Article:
I also work in advertising and if you really believe what you typed then I can't believe that you have been in advertising very long.

    People don't want to POSSESS or RESEMBLE something - companies want them to want to possess or resemble something and we create the images to tell them why.

    It is political - we don't sell people things they want to look like. We sell them images they can't achieve and tell them that they should want to look like that in order to justify selling products. The products don't make them look like our adverts tell them because if they did then we wouldn't have an aspirational image to sell them, would we?

    Your "things are the way they are" attitude is lazy and unimaginative. Unfortunately our industry is rife with this. It's funny because we are paid to come up with new and creative ways to sell products and we should be trying to deliver. The attitude of the world is moving on and it is ridiculous that a lot of advertising is still stuck trying to sell them stuff like it is 1968.

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  23. "If you were living in a tribe in the Amazon you wouldn't be surrounded by decontextualised, digitally manipulated 'images'...."
    Quite. But that reinforces the point that I was making.
    In real Amazon tribes like the Matis in Brazil, nakedness was obligatory upon entry into the tradtional Longhouse.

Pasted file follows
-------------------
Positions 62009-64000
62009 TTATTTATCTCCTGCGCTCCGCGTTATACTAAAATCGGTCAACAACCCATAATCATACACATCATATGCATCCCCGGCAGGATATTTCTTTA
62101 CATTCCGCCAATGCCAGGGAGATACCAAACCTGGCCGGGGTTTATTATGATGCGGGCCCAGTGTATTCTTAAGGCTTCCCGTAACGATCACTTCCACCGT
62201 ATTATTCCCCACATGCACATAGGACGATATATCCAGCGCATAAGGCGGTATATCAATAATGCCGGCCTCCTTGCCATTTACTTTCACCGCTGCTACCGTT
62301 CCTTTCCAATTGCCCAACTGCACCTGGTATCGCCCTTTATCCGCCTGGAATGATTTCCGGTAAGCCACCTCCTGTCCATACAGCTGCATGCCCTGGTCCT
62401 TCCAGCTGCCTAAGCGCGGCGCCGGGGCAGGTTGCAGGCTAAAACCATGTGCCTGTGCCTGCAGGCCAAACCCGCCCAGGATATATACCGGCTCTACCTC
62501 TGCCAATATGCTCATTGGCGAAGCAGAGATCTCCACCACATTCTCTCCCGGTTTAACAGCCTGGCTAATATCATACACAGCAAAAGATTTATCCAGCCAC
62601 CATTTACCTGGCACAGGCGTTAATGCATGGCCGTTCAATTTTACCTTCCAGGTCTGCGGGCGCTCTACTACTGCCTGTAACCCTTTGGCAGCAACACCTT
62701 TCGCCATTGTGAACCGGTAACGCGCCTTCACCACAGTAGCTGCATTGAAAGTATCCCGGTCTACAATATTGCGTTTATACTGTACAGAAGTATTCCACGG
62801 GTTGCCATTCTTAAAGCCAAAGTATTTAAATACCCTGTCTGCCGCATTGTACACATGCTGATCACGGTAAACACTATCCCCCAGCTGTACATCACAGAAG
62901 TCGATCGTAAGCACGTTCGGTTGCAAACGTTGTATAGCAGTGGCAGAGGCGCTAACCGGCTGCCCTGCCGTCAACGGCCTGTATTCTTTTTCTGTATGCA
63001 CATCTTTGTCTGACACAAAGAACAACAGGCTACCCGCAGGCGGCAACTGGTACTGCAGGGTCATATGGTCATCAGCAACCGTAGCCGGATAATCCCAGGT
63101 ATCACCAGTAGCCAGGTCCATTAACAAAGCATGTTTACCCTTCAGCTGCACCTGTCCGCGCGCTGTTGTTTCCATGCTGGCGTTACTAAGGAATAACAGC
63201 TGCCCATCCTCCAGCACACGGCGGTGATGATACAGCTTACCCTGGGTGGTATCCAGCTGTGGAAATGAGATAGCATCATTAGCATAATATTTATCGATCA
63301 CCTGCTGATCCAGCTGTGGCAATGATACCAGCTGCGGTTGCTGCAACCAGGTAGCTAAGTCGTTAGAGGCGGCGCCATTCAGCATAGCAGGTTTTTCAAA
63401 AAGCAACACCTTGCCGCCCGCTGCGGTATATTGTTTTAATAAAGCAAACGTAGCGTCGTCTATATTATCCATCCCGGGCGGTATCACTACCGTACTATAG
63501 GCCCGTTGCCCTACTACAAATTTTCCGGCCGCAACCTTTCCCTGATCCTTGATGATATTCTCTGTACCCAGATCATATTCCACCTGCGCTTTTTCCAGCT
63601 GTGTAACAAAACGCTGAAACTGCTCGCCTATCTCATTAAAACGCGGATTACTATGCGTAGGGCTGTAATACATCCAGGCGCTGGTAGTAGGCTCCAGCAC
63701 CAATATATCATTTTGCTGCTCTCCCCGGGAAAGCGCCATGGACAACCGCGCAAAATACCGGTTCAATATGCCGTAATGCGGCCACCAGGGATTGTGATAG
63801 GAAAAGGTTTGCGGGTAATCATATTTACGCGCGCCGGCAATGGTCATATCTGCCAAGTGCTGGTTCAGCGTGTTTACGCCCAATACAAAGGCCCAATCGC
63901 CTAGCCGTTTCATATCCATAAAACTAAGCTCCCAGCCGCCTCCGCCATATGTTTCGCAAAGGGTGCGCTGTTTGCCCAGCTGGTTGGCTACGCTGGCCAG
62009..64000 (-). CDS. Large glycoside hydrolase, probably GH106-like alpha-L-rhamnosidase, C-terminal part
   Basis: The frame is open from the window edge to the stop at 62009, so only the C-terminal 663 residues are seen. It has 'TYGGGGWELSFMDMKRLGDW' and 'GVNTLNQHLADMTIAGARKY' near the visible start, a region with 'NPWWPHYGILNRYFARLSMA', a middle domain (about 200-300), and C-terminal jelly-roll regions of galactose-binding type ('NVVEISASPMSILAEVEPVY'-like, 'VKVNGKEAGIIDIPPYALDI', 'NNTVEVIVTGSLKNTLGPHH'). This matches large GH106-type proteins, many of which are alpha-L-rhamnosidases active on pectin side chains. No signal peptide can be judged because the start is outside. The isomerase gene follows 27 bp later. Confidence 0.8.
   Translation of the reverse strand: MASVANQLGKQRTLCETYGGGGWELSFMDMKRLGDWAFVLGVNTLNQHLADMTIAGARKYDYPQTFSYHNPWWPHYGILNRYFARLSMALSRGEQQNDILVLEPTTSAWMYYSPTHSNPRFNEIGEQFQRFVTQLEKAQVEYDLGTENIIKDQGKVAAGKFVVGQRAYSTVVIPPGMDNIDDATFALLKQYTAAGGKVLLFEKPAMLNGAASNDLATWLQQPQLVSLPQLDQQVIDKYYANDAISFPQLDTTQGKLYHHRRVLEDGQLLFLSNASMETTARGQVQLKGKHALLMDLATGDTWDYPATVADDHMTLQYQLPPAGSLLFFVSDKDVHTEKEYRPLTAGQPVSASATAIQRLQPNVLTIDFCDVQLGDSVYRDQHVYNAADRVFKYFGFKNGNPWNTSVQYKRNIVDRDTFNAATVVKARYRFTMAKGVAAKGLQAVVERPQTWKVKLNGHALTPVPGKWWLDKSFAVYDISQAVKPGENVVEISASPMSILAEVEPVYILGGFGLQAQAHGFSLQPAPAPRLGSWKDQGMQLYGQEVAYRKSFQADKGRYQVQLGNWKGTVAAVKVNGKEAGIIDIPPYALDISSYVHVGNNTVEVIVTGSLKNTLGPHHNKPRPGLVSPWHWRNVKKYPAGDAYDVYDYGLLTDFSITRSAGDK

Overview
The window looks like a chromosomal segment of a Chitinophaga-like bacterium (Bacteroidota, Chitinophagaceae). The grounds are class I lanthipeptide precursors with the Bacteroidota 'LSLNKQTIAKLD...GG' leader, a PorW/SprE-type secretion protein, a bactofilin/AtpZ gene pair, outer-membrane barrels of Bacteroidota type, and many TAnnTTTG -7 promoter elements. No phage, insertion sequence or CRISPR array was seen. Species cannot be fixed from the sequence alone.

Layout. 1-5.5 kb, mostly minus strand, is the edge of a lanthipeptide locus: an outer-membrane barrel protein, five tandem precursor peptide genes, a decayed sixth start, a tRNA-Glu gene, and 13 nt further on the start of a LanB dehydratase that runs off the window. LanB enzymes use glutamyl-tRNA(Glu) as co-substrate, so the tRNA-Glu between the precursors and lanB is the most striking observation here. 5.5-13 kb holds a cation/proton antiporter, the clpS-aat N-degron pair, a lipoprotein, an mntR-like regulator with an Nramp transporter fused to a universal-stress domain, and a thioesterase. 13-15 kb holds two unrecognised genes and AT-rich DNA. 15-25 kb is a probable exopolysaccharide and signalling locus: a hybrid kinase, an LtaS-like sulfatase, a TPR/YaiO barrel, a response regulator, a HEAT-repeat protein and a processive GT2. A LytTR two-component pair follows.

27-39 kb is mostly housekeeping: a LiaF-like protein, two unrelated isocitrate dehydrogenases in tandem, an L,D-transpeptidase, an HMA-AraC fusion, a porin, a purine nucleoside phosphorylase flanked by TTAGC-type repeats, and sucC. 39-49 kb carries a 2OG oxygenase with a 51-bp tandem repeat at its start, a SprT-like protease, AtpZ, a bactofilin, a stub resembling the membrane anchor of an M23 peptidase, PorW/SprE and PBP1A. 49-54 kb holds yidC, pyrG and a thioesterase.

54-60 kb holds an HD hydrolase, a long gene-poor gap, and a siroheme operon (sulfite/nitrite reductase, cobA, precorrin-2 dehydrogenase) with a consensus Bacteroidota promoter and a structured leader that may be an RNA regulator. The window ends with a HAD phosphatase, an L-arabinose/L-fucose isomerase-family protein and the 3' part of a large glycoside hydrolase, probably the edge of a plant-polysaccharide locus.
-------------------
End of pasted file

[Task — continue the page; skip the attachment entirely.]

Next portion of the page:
The inequalities between men and women that exist in their society have nothing to do with the "objectification" of the human body.
    Identifying this as the problem blurs the issue.
    It opens the door to reactionary disgust with the human body.
    Either self disgust, or enforced moral disgust.
    It's the capitalist media that turns the image of people's bodies into commodities to sell things.
    Money always changes hands somewhere along the line.

    Prianikoff

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  24. Thank you.

    It's hard to get into seeing this, but that's not because it's so wrong (it is); it's because it's so currently entrenched that it's women who have to deal with this that it's hard visualizing it any other way.

    It'd be nice to not have to visualize it at all. My merits are my brain & personality, not my body.

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  25. You seem to think that the gay male press wouldn't have the same unrealistic body image as the straight press has about women (or, for that matter, about men). I suggest you go read some of it, whereupon you would discover that your monograph above is not a radical reversal of the status quo, but actually a documentation of what already happens in print for people who fancy men.

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  26. The points made about the gay press is that it's small scale and therefore avoidable; which doesn't mean that there aren't a lot of unrealistic body images promoted through it that perhaps need to be questioned. The reason why sexualised images of women are so pervasive is that they are absolutely everywhere - you simply cannot avoid it.